Manimation ’15 Report – LEGO Jurassic World

Posted on: Thursday 19 November 2015 5:50pm by Tom Jordan

Speakers: Ian Liddell (Studio Liddell); David Brown (Traveller’s Tales)
Producer: Simon Smith (thumbfood)

Collaborating on a gaming blockbuster: how two local studios (TT Games and Studio Liddell) animated one of the year’s biggest video games.


  • LegoCollaborating can bring extra layers to a production and help the creative process
  • Choosing partners who have a similar vision and ethos is really important
  • Good organisation and setting up a workable process before the project starts is the key.


Ian Liddell, director of Manchester-based Studio Liddell, began the talk by highlighting what he felt were the essentials of a strong collaborative partnership between two companies:

  • You need an organised
    production manager (in this case, Mrs Liddell!).
  • All the mundane, day-to-day details need to be right – including budgeting, scheduling, meeting deadlines, among other things.
  • They put together a team of specialist and enthusiastic animators, and a reliable in-house tech support team.
  • They used the Shotgun project management software, which allowed for a streamlined submission of sequences and feedback.

He added that Liddell and Traveller’s Tales (TT) shared the same high standards and ethos as each other, which made them a strong partnership and meant that working together was great fun, with the result being a project they are proud of.

David Brown, cinematics animation director with TT, said the decision to outsource to Liddell for LEGO Jurassic World came about due to having commitments to three other LEGO games at the same time. They wanted a local partner so they had potential for in-person meetings (TT has offices in Knutsford and Wilmslow). The potential for chaos was a bit of a risk, he said, but TT felt Liddell had the capacity, a similar pipeline and structure, and were open to working on a feedback basis, which they liked.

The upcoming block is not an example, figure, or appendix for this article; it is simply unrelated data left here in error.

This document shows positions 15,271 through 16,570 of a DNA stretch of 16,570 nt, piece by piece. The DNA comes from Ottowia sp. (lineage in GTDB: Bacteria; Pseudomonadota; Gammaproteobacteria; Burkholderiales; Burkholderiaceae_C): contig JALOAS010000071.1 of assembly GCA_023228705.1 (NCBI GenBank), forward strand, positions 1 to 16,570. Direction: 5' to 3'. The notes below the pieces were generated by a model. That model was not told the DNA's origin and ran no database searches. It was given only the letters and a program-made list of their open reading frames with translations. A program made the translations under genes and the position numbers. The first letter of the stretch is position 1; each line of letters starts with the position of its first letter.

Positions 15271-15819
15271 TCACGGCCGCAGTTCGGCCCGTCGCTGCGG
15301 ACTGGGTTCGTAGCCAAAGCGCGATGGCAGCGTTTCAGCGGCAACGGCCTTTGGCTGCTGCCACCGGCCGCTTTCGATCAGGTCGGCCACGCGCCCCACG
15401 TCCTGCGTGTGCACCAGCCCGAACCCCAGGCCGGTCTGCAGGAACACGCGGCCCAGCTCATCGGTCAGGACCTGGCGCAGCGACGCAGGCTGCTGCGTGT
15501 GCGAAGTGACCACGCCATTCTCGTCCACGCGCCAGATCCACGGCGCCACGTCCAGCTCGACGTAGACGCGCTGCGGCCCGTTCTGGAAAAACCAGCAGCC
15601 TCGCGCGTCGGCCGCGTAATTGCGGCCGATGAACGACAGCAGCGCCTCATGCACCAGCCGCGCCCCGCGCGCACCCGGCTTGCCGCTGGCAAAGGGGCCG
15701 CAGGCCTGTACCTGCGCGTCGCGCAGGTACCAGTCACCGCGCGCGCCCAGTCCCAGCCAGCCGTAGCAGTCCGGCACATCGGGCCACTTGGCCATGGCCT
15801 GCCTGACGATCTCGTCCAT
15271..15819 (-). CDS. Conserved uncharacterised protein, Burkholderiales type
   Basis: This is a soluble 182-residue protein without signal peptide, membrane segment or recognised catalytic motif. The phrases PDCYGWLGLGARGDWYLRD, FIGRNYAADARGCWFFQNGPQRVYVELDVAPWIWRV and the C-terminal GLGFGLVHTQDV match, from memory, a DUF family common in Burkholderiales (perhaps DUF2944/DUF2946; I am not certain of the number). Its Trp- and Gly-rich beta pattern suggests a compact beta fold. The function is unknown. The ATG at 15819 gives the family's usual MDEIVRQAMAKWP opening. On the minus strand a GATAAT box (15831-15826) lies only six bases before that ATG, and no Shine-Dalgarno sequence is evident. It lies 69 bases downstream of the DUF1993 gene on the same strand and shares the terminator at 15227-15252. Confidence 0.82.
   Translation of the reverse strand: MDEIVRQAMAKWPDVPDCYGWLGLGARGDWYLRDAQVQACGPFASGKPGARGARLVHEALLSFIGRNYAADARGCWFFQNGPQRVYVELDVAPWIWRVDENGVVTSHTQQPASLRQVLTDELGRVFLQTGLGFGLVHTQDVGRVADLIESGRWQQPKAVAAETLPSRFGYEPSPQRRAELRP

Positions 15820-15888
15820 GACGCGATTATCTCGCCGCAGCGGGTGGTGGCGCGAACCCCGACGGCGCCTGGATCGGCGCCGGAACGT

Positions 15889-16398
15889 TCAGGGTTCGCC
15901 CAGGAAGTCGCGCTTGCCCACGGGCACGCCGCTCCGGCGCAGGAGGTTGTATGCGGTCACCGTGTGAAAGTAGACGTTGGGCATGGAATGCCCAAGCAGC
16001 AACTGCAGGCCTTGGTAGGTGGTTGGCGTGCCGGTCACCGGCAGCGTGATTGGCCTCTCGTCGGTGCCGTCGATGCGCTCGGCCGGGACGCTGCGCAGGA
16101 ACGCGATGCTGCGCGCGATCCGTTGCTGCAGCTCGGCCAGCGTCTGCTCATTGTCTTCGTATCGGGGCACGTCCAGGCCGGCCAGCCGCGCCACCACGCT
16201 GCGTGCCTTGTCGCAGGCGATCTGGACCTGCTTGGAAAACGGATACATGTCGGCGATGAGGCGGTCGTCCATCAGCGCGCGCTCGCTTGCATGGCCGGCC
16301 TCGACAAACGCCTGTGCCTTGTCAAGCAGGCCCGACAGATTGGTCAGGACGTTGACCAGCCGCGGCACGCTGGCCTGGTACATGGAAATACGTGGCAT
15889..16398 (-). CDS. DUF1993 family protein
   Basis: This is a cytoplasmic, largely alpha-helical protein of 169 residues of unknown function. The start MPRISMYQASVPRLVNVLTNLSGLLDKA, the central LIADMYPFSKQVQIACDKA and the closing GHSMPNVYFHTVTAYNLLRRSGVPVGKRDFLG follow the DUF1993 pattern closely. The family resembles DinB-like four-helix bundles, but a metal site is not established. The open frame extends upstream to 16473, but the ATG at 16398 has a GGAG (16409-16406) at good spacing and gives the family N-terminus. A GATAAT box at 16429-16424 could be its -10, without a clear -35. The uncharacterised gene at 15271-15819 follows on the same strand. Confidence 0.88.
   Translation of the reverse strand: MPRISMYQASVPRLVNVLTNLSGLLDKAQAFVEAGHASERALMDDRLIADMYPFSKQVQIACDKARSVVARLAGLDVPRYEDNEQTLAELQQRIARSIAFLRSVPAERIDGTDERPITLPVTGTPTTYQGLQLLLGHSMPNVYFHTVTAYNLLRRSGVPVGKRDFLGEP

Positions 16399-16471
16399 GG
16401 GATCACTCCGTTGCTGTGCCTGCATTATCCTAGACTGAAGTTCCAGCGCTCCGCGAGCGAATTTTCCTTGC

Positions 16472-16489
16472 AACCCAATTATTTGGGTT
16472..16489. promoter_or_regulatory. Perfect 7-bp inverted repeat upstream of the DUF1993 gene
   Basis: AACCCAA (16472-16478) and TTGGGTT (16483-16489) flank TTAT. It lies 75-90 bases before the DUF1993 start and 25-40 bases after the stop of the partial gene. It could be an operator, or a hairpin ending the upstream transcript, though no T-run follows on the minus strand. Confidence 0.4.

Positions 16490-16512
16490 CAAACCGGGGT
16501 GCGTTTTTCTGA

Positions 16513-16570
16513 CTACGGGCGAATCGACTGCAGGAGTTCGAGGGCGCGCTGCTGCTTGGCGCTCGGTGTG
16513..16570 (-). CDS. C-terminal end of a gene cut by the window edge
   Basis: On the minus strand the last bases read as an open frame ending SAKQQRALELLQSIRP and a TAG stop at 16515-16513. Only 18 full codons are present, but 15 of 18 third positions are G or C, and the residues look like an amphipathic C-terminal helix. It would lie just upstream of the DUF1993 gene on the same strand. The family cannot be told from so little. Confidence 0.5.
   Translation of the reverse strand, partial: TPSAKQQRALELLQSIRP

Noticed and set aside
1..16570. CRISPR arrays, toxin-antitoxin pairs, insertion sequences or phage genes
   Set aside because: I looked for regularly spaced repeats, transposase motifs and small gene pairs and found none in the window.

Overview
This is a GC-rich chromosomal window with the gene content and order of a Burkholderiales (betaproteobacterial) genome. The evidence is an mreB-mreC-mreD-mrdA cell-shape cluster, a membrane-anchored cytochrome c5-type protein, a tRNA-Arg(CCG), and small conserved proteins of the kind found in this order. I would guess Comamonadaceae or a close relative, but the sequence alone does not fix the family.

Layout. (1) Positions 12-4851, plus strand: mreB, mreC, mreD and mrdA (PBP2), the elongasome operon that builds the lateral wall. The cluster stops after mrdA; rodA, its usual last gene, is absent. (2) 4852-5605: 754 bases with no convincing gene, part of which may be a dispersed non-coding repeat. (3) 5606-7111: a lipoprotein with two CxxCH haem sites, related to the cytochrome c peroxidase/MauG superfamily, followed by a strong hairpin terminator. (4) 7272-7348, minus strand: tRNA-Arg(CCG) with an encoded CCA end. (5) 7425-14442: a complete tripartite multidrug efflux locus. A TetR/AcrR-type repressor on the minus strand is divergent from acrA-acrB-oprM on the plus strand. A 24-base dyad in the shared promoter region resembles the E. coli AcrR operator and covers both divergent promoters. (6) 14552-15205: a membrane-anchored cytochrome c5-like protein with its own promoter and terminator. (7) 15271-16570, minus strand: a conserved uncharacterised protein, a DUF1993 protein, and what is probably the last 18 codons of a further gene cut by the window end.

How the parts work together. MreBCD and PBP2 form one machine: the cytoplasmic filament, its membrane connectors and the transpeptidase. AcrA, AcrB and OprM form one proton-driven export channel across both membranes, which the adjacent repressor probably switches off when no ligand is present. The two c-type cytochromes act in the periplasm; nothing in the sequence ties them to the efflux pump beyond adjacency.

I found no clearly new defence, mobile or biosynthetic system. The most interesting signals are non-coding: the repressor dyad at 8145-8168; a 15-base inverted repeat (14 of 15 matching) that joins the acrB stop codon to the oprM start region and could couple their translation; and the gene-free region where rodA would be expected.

The task was to produce all the cut scene content for the game, which in itself has challenges and requires collaboration between TT’s own departments, even before the outsourcing.

Initially they could only look at the scripts for the first three Jurassic Park movies, as the fourth was not yet released. Another challenge was that as the gameplay always requires two characters to align with the dual-player functionality, the cut scenes have to introduce any extra characters even if they didn’t feature in that scene in the movie.

One of the initial tasks for David in a project like this is to look at the original film script to see what jokes and humour can be built on for the cut scenes. He then adds direction notes over the movie footage, and each contributor after that, from blockers to the final artists, contributes by adding extra elements and dimensions to a scene, transforming his original thoughts and ideas into a rounded comedy sequence by the end.

So in that sense too, good collaboration really aids a project like this, and helps to create a positive buzz around the creation of the game – just like LEGO, a real block-by-block building process.

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Tom Jordan

About the author

Tom Jordan

Freelance, Writer

Tom is a freelance writer and editor based in Sheffield. He has over a decade of experience in travel publishing, writing for National Geographic Traveller, Sunday Times Travel Magazine and CNN, among others, and editing for travel guide books. His recent focus has also been as a development editor in… Read more